Sofias Country Gardens
Let there be light...
There is nothing as beautiful as when the light returns after a long, dark winter. As quickly as the round-a-clock darkness descends in November, the light in the evenings return in February. Mornings too get brighter, and soon there will be no need for candles on the table as I drink my morning coffee. The sun comes out after a whole month of grey skies, and both Lulu the dog and I rejoice!
This winter was exceptionally dark, both figuratively and metaphorically. My youngest sons long covid insomnia was relentless, which meant we self-isolated throughout the darkest months so as not to bring in a new bout of covid and make it even worse. It was much like living the worst months of 2020 again and again, and even my good temper felt frayed at the edges. Sleep depravation is such a nasty form of torture, and watching your next-of-kin being tortured is its own kind of hell. Well meaning friends offering advice would be met with snarky replies to the tune of "Sleep masks? Such a great idea but actually I think homeopathic bath salts really are the thing that will heal his neurological condition." Not my finest hour, I admit, but then my girlie Maria and I would call each other and say "...well, otherwise it's all really great!" and laugh because obviously it had been a crappy week. Coming to terms with a long-term illness for which there is no known cure is not the easiest thing.
Still, the light is returning and so is my better mood. In the face of things I can do nothing about I try to think about those things I can affect and those that I am grateful for. At least we live on a farm and not in a town, and the quiet and remoteness is a blessing. I walk about the gardens and think of projects for the coming spring, and see that there are plenty. Big branches have come down and shrubs taken a beating during the winter storms and heavy snowfall, and as the ground clears of snow I start to slowly make my way through clearing the debris. I enjoy the soft light of February sunshine, and marvel at the pastell hues as I work, stopping every now and then to take pictures. An old shed is converted to a second chicken coop, and I get in touch with breeders of special chicken breeds to import eggs for hatching in March. "It's important to have things to look forwards to," I tell Maria, "and it actually was one of the New Years resolutions I intend to keep!" She just laughs, and says it's lucky I don't have a boyfriend who could have opinions on the matter of how many chicken I actually have.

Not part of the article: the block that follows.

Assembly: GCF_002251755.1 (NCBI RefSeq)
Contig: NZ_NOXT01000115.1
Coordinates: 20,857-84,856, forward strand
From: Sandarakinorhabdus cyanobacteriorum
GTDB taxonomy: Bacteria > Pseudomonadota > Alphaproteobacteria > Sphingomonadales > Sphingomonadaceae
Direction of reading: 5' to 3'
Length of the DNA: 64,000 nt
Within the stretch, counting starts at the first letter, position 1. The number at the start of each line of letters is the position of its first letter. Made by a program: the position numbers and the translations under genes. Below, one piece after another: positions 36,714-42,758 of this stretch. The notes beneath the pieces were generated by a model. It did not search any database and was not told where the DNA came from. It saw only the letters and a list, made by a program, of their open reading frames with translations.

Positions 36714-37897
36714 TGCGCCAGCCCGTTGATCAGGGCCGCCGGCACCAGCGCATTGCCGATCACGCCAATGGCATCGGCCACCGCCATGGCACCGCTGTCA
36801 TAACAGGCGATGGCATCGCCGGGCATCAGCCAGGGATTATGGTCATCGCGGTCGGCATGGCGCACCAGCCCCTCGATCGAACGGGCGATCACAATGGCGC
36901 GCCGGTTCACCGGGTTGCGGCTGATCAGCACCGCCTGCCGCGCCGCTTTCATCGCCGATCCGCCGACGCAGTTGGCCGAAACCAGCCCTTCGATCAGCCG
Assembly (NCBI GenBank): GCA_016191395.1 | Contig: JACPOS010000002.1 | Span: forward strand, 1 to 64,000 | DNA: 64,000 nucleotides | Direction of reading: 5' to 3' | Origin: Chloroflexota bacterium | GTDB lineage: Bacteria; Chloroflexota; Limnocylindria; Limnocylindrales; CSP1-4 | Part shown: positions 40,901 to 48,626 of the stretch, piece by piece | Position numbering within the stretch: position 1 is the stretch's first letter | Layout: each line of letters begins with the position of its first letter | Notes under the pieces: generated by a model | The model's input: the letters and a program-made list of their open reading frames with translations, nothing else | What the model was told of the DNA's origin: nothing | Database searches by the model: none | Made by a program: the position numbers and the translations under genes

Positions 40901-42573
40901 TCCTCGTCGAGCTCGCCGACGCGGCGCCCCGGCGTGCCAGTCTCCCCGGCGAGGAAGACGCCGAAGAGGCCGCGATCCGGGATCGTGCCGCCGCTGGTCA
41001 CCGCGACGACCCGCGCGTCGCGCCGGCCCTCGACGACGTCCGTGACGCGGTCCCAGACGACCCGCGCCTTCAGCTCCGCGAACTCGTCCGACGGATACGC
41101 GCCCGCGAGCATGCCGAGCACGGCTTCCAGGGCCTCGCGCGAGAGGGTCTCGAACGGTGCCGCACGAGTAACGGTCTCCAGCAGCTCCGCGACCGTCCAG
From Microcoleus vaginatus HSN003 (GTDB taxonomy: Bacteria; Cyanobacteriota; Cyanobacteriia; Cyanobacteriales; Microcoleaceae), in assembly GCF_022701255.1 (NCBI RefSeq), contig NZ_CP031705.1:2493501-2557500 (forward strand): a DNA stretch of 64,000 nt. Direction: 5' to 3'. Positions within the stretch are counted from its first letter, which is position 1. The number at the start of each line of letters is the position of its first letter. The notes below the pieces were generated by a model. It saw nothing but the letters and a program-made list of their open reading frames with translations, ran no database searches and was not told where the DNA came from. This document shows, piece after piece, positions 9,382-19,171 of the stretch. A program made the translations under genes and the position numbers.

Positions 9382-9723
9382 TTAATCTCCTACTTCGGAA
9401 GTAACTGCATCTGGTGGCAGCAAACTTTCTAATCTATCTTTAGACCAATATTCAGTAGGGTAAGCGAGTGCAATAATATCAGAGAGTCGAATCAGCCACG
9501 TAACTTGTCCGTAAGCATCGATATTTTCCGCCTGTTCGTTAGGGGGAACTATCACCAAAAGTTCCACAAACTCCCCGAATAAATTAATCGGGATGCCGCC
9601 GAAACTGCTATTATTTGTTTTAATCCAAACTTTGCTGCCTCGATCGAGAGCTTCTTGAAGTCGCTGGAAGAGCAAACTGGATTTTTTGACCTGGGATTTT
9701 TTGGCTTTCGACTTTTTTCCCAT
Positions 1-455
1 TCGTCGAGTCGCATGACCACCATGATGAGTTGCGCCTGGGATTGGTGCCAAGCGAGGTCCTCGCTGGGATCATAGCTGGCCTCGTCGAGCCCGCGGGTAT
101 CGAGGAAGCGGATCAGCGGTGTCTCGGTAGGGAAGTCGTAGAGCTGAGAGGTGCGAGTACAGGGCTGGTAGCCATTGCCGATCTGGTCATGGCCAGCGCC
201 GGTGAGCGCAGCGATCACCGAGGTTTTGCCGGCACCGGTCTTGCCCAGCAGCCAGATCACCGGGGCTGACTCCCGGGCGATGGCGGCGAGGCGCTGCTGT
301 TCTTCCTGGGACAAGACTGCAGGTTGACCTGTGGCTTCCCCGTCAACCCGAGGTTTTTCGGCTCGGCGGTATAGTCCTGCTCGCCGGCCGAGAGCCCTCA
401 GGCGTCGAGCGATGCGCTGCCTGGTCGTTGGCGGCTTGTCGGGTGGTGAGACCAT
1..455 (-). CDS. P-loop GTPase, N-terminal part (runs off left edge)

That then is the silver lining of this dark winter. I am for once in my life perfectly happy being single. It is actually much easier to not have to compromise when in a difficult situation. There has been no one here who might say I molly-coddle my son or that we are being too careful with his health, and as a bonus I have learned that I actually manage really well on my own. I change the outdoor lightbulbs myself in the middle of winter, build my own coops and get through stuff. In a funny way it has made me feel better about myself and validated my independence. So, as we slowly edge into spring I no longer feel a need to accommodate outdated stereotypes and instead look forward to fulfilling as many crazy garden projects as I can muster. Hey, if it makes me happy then who really has the time to care about what others think?!